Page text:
Construction workers whose names appeared on a secret industry blacklist have won millions in compensation.
The Unite union has reached a settlement with several construction companies which will see 256 workers sharing more than £10 million in compensation.
Trade union recognition
On 6 May, the GMB and Ucatt unions also reached a settlement against eight construction companies on behalf of their members.
This totalled £5.4 million plus costs, and some members could receive between £25,000 and £200,000. However, the GMB estimates that total compensation for blacklisting could reach around £75 million across almost 800 claimants.
The companies involved in this case were Balfour Beatty, Carillion, Costain, Keir, Lang O’Rourke, Sir Robert McAlpine, Skanska and Vinci.
In October 2015, a number of construction companies issued an unreserved apology in a submission to the High Court, where they accepted that their vetting information system “infringed workers’ rights to confidentiality, privacy, reputation and latterly data protection”.
Reacting to the latest settlement, Dave Smith, secretary of the Blacklist Support Group, said: “Despite all of the denials and attempts to cover up their secret conspiracy, the largest multinationals in the construction sector have been forced to pay out millions in compensation.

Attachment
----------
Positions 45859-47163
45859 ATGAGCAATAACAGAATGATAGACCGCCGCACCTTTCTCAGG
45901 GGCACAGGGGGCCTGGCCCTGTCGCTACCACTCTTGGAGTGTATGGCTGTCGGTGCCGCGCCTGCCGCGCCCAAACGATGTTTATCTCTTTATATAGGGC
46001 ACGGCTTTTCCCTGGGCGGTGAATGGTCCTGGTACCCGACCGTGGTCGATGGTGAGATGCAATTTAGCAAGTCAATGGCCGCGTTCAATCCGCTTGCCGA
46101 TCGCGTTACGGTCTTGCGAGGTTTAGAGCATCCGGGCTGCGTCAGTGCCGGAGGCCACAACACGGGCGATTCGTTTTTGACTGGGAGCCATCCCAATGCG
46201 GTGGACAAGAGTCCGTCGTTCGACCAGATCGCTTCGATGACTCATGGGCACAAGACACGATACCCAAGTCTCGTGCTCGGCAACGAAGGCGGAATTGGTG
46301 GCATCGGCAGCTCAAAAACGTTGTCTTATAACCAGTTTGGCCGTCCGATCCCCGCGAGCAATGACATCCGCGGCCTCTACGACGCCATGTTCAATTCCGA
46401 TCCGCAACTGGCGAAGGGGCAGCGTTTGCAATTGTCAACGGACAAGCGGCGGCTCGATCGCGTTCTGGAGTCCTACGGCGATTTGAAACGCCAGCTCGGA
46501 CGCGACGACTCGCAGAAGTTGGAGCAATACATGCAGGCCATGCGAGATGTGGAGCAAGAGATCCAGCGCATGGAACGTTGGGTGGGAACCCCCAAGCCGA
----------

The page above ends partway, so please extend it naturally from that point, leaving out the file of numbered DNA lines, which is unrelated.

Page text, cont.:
“Make no mistake, the High Court action is a historic victory for the trade union movement against the vicious face of free market capitalism.”
The blacklisted construction workers were identified in 2009 when the Information Commissioner’s office raided an organisation called The Consulting Association.
Some of the information held on workers included details of their personal relationships, or inflammatory language such as “will cause trouble”, “Irish ex-army”, “ex-shop steward”.
Unite general secretary Len McCluskey said: “The sums to be paid out go a considerable way to acknowledge the hurt, suffering and loss of income our members and their families have been through over many years.
“The wheels of justice may turn slowly but, like Hillsborough, eventually justice is done and is seen to be done.”
The companies involved have agreed to issue guidance to site managers to ensure blacklisting does not occur again at a local level.